I opened without a song! Busy busy day… I introduced novelist/journalist/entrepreneur Mike Bond, and we had a great conversation, starting with the reopening of both Hawaii and Florida after a long time of isolation. We discussed ways of staying safe, the ways of analyzing statistics, and the possibility that sunlight could help fight the virus. We went on to police brutality, gun violence, and how we MUST stop killing each other. We discussed drug dealers as businessmen and whether government had the right to control what people do in their own lives. All of this was in the context of money, or lack of it, for the majority of people in the world, and the vanishing middle class. We then asked ourselves if the New Deal had actually created the middle class, and what poverty really was: everything is relative. Life is short, and people need to find happiness with what they have.

The second segment as usual featured Philip Farruggio with It’s the Empire, Stupid. His topic was Ants at a Pandemic Picnic, his metaphor for crowd behavior where emotion takes over from thinking. Philip expressed his concern that reopening Florida would produce a huge increase in the Covid-19 numbers. He condemned the early inaction by the administration for exacerbating the problems, and he called for a Universal Basic Income. We discussed these issues for the rest of the segment, especially emphasizing how pushing money into the economy from the bottom would have far stronger and better effect than bailing out those at the top.

Next we had Michael Annis, poet-publisher-musician-wordsmith extraordinaire, who joined us from Denver. He read a piece, Wolves at the Mall, that he often performs with his band backing him but due to Covid had to do alone. No matter – he did a fantastic job with it. It’s an amazing poem, full of imaginative imagery and challenging concepts.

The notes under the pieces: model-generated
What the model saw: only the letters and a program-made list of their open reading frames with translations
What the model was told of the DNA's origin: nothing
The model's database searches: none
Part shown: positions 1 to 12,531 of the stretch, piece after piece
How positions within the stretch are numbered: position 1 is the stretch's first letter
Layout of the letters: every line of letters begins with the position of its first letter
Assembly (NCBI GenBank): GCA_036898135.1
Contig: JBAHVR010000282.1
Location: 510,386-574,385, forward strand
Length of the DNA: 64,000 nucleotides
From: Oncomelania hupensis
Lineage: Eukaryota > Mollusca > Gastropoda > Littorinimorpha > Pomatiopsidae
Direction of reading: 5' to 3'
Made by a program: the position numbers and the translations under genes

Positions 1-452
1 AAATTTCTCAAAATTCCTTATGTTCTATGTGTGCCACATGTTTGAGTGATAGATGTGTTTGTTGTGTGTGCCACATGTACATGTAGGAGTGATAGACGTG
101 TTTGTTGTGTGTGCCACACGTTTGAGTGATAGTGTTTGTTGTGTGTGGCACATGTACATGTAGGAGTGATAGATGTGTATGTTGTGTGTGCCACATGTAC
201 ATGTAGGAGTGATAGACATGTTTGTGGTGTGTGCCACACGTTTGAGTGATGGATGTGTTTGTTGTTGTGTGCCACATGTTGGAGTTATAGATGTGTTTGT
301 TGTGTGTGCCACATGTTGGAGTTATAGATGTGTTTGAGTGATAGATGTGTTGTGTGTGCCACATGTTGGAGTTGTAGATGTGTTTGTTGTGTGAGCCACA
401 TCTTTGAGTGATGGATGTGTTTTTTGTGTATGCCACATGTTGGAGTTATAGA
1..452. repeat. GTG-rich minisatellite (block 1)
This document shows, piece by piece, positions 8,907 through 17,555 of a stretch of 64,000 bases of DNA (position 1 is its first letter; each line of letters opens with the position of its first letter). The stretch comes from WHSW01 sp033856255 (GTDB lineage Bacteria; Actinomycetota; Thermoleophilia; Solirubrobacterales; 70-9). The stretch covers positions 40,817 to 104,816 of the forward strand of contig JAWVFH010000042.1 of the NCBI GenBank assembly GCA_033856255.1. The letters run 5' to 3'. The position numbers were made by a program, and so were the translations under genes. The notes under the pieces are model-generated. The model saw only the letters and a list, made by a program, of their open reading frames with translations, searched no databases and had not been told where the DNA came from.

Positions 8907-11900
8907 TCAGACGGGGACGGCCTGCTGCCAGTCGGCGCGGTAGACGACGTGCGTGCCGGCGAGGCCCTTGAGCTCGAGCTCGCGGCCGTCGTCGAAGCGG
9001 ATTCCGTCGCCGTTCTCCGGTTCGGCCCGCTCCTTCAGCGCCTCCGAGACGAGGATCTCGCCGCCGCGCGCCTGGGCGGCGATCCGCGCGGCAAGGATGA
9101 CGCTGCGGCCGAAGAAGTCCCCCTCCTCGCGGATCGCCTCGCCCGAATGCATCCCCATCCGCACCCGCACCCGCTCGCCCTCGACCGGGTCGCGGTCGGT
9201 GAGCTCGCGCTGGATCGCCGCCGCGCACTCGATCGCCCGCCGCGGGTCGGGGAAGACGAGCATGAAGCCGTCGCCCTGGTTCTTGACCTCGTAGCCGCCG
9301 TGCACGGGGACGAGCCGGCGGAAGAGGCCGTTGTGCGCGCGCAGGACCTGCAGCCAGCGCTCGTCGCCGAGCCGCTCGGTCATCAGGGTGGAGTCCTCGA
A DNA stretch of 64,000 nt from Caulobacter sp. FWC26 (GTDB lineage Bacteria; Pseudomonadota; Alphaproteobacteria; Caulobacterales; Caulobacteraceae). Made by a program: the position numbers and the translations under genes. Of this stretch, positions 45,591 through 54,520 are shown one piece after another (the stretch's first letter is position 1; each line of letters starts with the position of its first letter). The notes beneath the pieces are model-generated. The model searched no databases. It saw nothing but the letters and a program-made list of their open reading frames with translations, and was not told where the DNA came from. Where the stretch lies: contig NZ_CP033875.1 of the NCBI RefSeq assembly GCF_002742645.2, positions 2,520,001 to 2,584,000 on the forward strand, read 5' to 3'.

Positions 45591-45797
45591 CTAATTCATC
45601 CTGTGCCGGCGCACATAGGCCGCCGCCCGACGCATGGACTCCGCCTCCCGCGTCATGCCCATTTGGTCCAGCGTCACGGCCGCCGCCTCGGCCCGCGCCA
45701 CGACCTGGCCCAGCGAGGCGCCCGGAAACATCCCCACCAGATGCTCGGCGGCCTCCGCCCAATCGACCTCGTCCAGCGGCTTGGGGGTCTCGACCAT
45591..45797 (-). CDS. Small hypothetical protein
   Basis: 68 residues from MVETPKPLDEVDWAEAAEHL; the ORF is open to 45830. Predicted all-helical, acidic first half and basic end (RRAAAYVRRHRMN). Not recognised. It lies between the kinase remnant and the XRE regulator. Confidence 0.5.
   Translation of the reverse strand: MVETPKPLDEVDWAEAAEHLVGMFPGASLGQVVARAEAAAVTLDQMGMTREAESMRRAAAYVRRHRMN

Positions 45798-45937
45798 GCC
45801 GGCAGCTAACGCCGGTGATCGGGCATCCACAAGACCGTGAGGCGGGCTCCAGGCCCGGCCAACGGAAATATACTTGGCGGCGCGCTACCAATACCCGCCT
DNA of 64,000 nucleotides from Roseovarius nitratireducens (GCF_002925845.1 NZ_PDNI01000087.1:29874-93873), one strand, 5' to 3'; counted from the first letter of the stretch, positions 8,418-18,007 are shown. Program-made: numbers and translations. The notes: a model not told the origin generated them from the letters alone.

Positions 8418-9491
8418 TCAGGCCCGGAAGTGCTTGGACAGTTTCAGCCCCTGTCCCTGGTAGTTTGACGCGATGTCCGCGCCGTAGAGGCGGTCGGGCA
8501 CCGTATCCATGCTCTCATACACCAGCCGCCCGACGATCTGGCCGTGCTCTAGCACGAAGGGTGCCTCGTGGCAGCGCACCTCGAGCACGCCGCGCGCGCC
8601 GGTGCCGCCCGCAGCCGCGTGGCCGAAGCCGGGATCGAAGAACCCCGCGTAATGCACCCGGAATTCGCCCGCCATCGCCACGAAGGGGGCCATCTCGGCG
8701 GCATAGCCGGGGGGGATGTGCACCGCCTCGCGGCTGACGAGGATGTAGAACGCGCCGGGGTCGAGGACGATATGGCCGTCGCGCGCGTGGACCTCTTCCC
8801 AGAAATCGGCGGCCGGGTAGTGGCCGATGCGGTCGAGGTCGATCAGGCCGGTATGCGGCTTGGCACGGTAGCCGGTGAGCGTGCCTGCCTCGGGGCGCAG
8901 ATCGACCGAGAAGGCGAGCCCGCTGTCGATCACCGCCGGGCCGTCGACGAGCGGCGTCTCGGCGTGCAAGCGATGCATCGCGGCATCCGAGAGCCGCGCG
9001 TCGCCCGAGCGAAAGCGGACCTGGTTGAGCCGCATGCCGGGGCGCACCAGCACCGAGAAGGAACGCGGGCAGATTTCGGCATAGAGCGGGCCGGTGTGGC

Our final segment started with Frank Cordaro of the Des Moines Catholic Worker, who talked about the violence in Minneapolis, the demonstrations, and the violence that cancels out the numerous positive effects and puts the focus in the wrong places. We discussed that at some length, including the parallels to the ’60s, and then I played the prerecorded column from Julius Awafong, our correspondent from Cameroon. Julius described news about the President of Cameroon, who dropped out of sight for some time; people thought he was dead. The English speaking Cameroon and the French speaking Cameroon had to come together and actually talk to each other; people stopped paying taxes; there was conflict about Covid-induced restrictions. Is he dead or is he alive? Who knows for sure. He also mentioned that people are afraid to go to the hospital for fear they’ll be diagnosed with Covid-19 and held hostage as a result. A messy situation indeed.